Regards, Dave Patrick .... Microsoft Certified Professional -Microsoft MVP [Windows]
    • Marked as answer by Bruce-Liu Thursday, October 7, 2010 12:34 PM
    Tuesday, September 28, 2010 1:06 AM
  • If you make the d-link DHCP scope something like 192.168.1.100 - 192.168.200 and server is above or below (outside) then no conflict possible.

     

     

     


    Regards, Dave Patrick .... Microsoft Certified Professional -Microsoft MVP [Windows]
    • Marked as answer by Kenster1025 Saturday, October 9, 2010 2:41 AM
    Saturday, October 2, 2010 12:22 PM

All replies

  • Does your 2008 machine also have the DNS role? Basically your DHCP server must hand out static address of AD server as primary DNS server address so clients can find DC. Then put the ISP's DNS addresses in the forward lookup of your DNS server so clients can find internet. Also make sure your server has static IP address outside of DHCP scope.

     

     

     


    Regards, Dave Patrick .... Microsoft Certified Professional -Microsoft MVP [Windows]
    Monday, September 27, 2010 12:32 AM
  • I am not sure I think I but the DNS role in what would the exact name for the role be? As for the Static IP outside of the DHCP scope, isn't that something that the ISP must do?

    Ken

    Monday, September 27, 2010 12:48 AM
  • If you're setting up your own domain then you would typically run your own DHCP server. Do you have some type of broadband/dsl router?

     

     


    Regards, Dave Patrick .... Microsoft Certified Professional -Microsoft MVP [Windows]
    Monday, September 27, 2010 12:57 AM
  • I have my modem hooked up to a D-Link DIR 655 and my Windows 7 machine is hooked up via Ethernet, my laptops are wireless, and the server can be both wired and wireless(eventually wireless). But I did set up the Domain, and it is just for now going to be an FTP server for my local computers. What should I have done?
    Monday, September 27, 2010 1:13 AM
  • The thread will ultimately lead to the question regarding your TCP/IP configuration.  Your internal Windows Clients need to have their DNS Client settings pointing to the internal DNS servers hosting the AD zone.  A simple network design and possibly the output of IPCONFIG /all from your server and client would help.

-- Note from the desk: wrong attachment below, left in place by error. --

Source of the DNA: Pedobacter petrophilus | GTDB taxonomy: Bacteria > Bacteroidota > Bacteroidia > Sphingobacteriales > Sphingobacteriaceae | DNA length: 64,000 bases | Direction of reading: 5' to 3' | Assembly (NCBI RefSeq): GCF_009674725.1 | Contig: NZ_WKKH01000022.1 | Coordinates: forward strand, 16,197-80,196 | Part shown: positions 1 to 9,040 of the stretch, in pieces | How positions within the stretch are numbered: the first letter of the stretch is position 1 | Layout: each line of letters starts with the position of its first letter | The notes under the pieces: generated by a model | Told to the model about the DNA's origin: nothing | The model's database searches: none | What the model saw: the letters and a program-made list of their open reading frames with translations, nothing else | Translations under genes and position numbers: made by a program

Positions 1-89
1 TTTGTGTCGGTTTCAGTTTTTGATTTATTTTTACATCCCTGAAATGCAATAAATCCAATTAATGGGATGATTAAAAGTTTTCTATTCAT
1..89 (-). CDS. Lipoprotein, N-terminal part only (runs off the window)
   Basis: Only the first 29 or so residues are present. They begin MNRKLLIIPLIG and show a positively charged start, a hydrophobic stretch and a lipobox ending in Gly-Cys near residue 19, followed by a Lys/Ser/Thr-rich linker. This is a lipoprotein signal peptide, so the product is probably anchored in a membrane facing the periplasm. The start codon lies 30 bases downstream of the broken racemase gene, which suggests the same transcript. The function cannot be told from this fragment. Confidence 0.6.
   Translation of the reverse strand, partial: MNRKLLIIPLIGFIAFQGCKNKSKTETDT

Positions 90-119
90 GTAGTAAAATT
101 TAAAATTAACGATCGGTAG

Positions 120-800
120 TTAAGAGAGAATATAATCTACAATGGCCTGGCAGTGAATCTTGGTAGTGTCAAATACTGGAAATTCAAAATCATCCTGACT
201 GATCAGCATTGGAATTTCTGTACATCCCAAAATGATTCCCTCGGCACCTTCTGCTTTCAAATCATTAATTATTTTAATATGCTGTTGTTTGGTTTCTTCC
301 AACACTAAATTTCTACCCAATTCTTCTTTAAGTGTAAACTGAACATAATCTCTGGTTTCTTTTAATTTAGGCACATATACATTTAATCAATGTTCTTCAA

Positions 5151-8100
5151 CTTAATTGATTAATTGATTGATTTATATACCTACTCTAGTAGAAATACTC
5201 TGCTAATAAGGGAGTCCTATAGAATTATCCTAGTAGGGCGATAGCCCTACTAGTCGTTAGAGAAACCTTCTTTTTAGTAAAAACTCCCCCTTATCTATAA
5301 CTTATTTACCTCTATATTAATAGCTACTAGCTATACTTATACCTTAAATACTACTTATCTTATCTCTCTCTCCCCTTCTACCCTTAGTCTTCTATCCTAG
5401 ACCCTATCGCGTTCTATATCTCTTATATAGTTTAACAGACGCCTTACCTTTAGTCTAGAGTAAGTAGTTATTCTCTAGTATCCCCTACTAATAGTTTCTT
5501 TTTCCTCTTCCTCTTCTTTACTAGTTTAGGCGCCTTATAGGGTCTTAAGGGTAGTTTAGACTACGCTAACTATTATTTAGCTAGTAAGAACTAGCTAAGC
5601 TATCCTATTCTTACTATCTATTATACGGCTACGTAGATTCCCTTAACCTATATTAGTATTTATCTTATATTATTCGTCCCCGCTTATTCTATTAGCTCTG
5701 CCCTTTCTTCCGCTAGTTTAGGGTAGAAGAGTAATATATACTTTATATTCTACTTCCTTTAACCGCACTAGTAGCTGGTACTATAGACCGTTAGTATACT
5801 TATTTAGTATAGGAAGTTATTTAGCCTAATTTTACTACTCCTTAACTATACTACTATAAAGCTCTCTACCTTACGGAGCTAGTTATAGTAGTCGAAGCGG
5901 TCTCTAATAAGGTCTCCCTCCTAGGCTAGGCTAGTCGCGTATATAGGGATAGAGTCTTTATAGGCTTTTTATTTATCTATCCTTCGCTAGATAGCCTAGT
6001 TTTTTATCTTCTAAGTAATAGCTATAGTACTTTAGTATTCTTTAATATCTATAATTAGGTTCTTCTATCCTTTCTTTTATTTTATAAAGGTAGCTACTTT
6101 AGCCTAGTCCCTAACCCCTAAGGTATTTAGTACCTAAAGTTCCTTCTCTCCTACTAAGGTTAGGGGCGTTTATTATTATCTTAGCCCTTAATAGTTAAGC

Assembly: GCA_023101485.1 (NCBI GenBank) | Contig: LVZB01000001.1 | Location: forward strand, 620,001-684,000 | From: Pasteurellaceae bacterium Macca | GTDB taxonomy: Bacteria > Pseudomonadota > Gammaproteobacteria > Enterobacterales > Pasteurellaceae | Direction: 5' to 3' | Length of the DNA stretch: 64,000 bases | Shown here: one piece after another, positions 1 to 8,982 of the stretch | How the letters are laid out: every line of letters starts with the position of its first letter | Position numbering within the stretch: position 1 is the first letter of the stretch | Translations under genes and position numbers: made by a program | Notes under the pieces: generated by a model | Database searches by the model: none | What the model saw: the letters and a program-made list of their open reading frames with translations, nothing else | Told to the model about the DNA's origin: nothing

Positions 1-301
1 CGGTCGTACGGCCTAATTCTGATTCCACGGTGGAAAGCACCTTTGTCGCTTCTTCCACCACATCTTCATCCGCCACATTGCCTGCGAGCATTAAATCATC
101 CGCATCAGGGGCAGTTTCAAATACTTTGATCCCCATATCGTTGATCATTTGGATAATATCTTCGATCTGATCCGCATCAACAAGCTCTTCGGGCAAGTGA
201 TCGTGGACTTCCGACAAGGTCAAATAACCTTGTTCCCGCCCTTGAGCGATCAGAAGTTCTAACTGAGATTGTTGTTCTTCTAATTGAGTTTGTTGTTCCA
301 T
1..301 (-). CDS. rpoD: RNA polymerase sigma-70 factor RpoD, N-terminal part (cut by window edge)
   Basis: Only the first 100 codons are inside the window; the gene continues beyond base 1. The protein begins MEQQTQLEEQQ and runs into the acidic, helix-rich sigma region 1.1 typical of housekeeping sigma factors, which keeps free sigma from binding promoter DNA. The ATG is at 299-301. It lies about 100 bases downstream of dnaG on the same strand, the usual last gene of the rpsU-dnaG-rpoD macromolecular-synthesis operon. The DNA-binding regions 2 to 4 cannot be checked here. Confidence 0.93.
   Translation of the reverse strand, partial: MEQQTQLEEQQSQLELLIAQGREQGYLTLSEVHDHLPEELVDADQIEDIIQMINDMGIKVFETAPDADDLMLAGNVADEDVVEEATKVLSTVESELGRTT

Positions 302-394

This statement that you posted "The IP is not controlled by me so much, it is more controlled by the ISP." generates additional quetions and concerns.  Are you saying that the IP you have configured on the server is the one provided by the ISP?  The client(s) are not on the same segment as the server?  This is where the network diagram would help.


    Visit: anITKB.com, an IT Knowledge Base.
    Monday, September 27, 2010 1:14 AM
  • Basically I am doing this all on a home network, and I have more knowledge about computer hardware and programing then server config, but hey I got this Server edition for College for free from the College, since I am taking a 4 year course in computer and communication networking, and would just want to be prepared for what to expect.

     

    Anyway back to the task at hand. 

     

    No, I did use ipconfig/all to take down information on the IP of the Machine's and of the gateway, the DNS IP and Alternative IP came from my Router config page since ipconfig/all did not show the DNS IP adresses. I don't think I set the Zones though? What does it do if I set the Zones? Is it as simple as just doing xxxx.domain.dns, xxxx.domain.com?

     

    Here is my network Photobucket

    Monday, September 27, 2010 1:49 AM
  • You can leave the d-link as DHCP server if you want. But you must add the DNS role to your server. Then add the static IP address of you DNS server as primary DNS server on d-link so clients can find DC. Then put the ISP's DNS addresses in the forward lookup zone of your DNS server so clients can find internet. Also make sure your server has static IP address outside of DHCP scope set on d-link.